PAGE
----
Mary Hannay Foott
Mary Hannay Foott Poems
Comments about Mary Hannay Foott
In Time Of Drought
The rushes are black by the river bed,
And the sheep and the cattle stand
Wistful-eyed, where the waters were,
In a waste of gravel and sand;
Or pass o'er their dying and dead to slake
Their thirst at the slimy pool.
Shall they pine and perish in pangs of drought
While Thy river, O God, is full.
The fields are furrowed, the seed is sown,
But no dews from the heavens are shed;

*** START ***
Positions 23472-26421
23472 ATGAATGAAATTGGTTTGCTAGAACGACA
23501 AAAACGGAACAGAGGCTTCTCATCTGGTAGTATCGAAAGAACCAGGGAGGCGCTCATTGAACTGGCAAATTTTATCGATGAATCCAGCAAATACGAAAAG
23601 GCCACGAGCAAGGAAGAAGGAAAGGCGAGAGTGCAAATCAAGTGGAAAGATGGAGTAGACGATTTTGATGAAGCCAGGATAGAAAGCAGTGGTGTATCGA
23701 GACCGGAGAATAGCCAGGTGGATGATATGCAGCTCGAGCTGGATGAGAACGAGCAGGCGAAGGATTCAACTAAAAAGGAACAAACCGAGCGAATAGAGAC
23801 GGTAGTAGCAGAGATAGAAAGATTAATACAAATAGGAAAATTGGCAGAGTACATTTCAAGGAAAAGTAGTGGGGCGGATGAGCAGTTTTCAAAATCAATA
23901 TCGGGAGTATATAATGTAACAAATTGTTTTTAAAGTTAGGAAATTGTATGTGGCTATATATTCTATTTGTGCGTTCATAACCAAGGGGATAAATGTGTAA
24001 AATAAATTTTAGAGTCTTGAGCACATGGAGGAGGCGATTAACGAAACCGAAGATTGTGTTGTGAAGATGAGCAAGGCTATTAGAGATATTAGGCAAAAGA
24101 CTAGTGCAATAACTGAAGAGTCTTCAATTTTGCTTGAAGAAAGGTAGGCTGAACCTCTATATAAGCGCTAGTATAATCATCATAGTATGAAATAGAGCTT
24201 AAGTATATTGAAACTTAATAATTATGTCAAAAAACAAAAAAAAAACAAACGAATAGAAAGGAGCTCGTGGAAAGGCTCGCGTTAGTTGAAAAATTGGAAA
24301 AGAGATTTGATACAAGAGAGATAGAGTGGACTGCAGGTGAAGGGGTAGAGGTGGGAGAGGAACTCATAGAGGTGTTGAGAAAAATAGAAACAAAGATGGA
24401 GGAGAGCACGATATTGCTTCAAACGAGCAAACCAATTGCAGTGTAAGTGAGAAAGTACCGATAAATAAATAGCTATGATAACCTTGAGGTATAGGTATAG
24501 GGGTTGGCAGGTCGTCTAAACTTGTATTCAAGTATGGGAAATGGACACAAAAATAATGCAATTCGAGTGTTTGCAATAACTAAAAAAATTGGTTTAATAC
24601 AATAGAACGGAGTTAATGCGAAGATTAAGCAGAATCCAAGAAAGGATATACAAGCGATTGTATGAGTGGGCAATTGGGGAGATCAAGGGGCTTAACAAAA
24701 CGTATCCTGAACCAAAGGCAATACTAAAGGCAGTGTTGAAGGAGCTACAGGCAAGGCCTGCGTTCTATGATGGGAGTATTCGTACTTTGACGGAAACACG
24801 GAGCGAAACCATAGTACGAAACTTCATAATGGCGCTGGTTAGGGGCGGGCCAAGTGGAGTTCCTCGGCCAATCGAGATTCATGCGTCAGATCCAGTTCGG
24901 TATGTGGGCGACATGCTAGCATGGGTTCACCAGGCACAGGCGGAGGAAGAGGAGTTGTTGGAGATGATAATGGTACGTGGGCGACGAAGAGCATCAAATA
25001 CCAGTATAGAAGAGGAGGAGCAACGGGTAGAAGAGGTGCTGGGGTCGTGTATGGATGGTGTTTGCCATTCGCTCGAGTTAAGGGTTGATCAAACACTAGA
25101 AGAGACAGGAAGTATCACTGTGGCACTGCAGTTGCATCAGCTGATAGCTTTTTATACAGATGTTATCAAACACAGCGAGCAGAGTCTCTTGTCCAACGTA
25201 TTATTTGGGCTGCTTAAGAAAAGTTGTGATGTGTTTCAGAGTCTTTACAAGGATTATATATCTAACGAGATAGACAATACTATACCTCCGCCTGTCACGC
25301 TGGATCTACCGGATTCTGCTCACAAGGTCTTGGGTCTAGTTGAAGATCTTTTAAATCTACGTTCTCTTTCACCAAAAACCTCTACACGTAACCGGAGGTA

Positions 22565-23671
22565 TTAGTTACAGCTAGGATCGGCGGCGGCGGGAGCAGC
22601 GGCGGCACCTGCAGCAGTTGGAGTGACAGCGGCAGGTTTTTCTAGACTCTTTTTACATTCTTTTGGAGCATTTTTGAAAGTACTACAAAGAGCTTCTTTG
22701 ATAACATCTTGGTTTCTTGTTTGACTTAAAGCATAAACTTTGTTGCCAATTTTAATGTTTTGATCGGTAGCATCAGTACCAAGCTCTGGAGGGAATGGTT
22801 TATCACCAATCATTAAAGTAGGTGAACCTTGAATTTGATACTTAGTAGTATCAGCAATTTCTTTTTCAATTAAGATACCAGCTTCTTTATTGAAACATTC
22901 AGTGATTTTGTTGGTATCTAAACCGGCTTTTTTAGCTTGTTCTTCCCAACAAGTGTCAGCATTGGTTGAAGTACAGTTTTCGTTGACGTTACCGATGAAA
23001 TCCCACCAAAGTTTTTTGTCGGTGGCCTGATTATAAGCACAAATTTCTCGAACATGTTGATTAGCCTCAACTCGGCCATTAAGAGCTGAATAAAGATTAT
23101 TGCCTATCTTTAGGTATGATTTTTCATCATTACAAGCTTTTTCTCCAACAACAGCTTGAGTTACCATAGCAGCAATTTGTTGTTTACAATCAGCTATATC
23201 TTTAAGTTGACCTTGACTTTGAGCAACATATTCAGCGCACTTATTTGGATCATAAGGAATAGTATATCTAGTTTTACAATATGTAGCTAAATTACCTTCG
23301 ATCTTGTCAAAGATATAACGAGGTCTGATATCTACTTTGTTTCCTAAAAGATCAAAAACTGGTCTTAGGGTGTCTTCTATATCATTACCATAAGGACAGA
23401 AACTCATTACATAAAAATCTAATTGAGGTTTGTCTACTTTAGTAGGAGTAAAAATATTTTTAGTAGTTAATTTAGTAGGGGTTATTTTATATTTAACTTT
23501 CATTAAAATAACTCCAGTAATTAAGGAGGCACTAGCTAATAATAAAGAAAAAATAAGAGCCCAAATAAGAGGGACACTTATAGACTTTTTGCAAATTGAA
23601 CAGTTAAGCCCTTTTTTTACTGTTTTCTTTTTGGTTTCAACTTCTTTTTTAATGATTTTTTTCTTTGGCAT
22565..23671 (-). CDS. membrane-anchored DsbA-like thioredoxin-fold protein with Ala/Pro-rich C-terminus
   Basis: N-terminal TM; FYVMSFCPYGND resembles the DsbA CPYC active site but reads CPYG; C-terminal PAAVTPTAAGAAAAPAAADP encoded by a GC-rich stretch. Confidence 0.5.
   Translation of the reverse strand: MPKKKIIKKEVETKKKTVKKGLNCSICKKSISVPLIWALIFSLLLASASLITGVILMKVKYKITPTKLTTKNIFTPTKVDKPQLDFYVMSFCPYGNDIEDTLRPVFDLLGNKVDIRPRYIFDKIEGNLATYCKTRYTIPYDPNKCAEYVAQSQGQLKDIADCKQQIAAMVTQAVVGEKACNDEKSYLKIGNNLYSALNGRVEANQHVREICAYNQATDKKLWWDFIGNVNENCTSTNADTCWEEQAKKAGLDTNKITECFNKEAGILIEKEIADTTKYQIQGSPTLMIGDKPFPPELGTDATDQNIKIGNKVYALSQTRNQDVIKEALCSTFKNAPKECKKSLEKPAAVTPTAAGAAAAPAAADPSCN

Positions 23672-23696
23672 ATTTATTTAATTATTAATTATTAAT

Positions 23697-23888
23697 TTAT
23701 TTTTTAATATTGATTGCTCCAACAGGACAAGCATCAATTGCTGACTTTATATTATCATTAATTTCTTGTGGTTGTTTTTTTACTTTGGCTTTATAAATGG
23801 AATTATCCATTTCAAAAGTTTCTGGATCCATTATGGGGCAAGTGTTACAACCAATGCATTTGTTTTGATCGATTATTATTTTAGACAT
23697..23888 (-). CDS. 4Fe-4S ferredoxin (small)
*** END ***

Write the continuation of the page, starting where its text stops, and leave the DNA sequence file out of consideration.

And where shall the grain for the harvest be?
And how shall the poor be fed?
In waterless gullies they winnow the earth,
New-turned by the miner's tool;
And the way-farer ...
The Fate Of Bass
On the snow-line of the summit stood the Spaniard's English slave;
And the frighted condor westward flew afar---
Where the torch of Cotopaxi lit the wide Pacific wave,
And the tender moon embraced a new-born star.
Blanched the cheek that Austral breezes off Van Diemen's coast had tanned,
Bent the form that on the deck stood stalwart there;
Slim and pallid as a woman's was the sailor's sunburnt hand,
And untimely silver streaked the strong man's hair.
From the forest far beneath him came